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Deep-frying occurs when food is completely submerged in hot fat. The result is a crispy, golden-brown exterior and a fully cooked interior. Fried chicken, of course, is a classic example. Before you try this method, make sure you read our full guide about frying food at home.

Poaching

Poaching
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Poached food should be completely submerged in liquid that is between 160 and 180F. The food item remains in the liquid until tender and fully cooked through. This is a good cooking method for delicate food. Poaching is one of the essential ways to cook eggs but is also used for chicken, fish and fruit like pears.

Simmering

Simmering
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Simmering is another moist-heat cooking method, but the liquid is heated to a higher temperature than poaching — tiny bubbles should appear on the surface. Soups and stews are frequently cooked over a long period of time at a simmering temperature, as are Bolognese and other sauces.

Boiling

Boiling
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Typically, foods are boiled in water in a pot or deep pan after the water reaches a boiling temperature of 212F. Though there are exceptions, foods are completely submerged in the boiling liquid and cooked until tender, then drained. Commonly boiled foods include pasta, potatoes and eggs in the shell.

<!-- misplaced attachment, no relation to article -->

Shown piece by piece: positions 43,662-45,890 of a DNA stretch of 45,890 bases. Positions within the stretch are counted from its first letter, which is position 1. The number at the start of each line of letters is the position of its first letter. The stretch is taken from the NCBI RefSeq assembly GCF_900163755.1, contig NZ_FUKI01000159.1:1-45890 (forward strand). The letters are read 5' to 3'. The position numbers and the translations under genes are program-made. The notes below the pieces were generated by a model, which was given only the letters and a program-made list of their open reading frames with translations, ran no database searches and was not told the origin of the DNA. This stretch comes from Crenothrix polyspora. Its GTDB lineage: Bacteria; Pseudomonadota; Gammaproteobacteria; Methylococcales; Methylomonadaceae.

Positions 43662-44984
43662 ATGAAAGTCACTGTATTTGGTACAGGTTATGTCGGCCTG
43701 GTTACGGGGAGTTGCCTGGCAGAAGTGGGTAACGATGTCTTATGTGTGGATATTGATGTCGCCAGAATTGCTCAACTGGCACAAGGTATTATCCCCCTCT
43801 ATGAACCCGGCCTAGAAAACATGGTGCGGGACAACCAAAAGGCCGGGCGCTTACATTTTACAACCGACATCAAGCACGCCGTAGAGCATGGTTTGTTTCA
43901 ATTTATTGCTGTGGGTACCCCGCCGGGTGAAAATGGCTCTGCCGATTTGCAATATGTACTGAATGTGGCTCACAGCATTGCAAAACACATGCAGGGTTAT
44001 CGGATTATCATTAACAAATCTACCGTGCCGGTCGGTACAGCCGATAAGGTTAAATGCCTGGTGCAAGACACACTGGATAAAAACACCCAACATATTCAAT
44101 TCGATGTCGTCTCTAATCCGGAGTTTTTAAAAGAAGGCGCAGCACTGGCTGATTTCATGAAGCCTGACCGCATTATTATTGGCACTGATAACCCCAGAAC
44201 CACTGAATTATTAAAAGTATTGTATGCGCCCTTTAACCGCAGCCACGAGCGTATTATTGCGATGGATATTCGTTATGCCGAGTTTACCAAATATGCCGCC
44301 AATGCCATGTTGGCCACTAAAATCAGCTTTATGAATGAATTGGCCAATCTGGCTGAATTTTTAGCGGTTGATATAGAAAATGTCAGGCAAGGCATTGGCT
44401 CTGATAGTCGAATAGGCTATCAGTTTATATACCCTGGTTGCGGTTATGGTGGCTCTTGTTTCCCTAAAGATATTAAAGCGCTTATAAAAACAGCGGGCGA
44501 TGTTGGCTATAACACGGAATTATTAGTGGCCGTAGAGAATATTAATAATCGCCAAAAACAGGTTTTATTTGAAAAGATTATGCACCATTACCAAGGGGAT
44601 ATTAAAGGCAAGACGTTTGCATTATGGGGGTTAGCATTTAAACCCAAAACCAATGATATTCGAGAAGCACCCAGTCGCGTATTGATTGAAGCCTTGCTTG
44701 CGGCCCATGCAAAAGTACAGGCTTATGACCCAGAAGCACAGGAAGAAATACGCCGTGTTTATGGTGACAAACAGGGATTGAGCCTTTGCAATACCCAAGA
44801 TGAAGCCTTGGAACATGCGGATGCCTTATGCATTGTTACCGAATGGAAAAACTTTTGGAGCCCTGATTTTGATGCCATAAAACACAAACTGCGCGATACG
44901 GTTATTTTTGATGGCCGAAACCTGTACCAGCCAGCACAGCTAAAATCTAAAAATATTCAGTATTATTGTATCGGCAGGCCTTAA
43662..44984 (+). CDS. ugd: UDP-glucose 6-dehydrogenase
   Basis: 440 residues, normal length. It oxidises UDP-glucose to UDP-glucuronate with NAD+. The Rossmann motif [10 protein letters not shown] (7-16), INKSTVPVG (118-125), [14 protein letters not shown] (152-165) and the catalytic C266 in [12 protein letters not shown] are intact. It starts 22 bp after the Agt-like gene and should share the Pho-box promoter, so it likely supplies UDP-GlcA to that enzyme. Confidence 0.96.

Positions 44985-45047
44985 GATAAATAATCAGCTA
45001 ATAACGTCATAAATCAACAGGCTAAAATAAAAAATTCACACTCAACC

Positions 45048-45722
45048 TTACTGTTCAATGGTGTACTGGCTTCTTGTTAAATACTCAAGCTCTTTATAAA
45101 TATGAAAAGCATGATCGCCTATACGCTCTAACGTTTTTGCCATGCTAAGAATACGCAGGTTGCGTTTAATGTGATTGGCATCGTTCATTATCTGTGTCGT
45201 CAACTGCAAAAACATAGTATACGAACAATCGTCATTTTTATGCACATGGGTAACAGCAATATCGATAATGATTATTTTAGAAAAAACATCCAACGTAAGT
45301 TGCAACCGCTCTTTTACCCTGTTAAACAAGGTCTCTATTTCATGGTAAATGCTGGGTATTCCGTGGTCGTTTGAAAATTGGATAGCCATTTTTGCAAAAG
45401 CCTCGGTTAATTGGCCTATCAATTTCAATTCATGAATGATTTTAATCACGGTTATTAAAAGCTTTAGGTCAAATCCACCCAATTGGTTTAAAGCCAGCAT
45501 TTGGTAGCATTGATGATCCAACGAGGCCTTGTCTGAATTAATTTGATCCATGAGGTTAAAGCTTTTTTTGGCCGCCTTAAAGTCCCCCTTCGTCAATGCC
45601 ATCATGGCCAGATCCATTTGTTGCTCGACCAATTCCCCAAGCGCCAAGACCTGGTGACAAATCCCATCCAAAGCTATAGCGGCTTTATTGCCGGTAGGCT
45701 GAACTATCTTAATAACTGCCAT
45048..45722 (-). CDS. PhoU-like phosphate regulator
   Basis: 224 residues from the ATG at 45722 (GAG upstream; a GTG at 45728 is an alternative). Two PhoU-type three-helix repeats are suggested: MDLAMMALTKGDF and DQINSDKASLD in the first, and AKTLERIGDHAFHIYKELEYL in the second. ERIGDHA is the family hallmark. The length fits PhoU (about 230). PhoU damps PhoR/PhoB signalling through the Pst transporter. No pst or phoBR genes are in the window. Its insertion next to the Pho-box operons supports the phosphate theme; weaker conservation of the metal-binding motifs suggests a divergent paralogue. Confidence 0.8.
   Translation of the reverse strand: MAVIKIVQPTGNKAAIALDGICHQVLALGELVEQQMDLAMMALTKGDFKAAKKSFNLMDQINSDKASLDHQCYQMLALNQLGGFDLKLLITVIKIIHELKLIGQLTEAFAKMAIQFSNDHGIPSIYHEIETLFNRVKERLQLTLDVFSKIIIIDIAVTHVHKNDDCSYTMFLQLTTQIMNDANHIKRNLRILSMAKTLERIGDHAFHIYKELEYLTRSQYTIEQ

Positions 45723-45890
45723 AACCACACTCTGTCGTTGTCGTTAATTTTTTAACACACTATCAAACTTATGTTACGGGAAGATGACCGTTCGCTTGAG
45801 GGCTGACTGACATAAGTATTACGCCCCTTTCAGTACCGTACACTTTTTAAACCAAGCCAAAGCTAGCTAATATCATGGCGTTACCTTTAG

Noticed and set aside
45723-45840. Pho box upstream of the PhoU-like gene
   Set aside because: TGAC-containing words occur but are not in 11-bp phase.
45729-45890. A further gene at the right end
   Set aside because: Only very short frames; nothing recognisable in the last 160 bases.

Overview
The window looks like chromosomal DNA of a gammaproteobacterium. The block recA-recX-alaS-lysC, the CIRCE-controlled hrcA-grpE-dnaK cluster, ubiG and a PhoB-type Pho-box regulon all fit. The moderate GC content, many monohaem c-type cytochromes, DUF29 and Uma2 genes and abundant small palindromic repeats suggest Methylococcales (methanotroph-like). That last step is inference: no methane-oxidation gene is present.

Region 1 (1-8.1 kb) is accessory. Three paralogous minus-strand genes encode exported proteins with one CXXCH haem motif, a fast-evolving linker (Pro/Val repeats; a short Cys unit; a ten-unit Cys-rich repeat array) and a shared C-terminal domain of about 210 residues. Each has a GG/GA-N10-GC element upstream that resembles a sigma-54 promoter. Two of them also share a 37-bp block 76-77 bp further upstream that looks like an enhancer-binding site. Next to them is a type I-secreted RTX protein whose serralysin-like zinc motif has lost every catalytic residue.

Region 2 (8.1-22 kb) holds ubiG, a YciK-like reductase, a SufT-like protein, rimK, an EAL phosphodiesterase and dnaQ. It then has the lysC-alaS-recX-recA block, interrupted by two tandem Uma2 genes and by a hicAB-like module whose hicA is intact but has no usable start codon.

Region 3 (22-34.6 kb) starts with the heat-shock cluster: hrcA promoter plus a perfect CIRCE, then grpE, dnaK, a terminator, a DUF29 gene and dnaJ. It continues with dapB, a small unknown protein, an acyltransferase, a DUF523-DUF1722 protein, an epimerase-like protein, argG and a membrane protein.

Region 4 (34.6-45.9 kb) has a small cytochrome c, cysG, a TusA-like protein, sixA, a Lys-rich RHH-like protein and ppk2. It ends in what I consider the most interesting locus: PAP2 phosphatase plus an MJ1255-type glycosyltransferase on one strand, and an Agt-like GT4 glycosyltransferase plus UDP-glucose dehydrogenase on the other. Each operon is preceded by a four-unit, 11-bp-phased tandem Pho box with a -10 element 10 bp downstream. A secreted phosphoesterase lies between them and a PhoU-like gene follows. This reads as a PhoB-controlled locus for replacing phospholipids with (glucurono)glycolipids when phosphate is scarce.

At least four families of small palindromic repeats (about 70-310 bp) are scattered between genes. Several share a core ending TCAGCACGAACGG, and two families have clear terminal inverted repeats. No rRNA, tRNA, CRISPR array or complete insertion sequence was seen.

Blanching

Blanching
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Blanching is similar to boiling. Bring a pot of liquid to a rolling boil, submerge your food and cook it. The difference here is that food is only in liquid for a matter of moments until it’s partially cooked, then it’s immediately submerged in an ice bath to stop the cooking process. Vegetables, such as asparagus, green beans, broccoli and carrots, are most frequently blanched.

Steaming

Steaming
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To cook an ingredient with steam, first boil liquid in a pot, then place a separate vessel, usually a steamer basket, over the boiling liquid. Steam from the boiling liquid cooks the food, which does not come in contact with the liquid. Vegetables like broccoli, carrots or cauliflower are often steamed, but the cooking method also works very well for seafood, such as salmon or crab legs.

Braising

Braising
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Braising is a combination cooking method that first involves sautéing or searing an item in a small amount of hot fat to brown the exterior, then simmering it in liquid over low heat for a long cooking period until tender. Braised foods include pot roasts, short ribs and lamb shanks.

Grilling

Grilling
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Grilling is a favorite summer pastime and an easy skill to pick up. When grilling food, you cook on top of a grate. The heat source — either coals or flames from a gas line — comes from the bottom. Food is cooked by heating the grill grates, which gives ingredients the charred, grilled lines. This method is pretty easy, especially for staples like burgers, chicken and steaks. You just need to make sure you flip your food while it’s cooking. Before you start learning how to grill, make sure your grill is cleaned and properly prepped for the season. Then test your skills with our 50 best grilling recipes.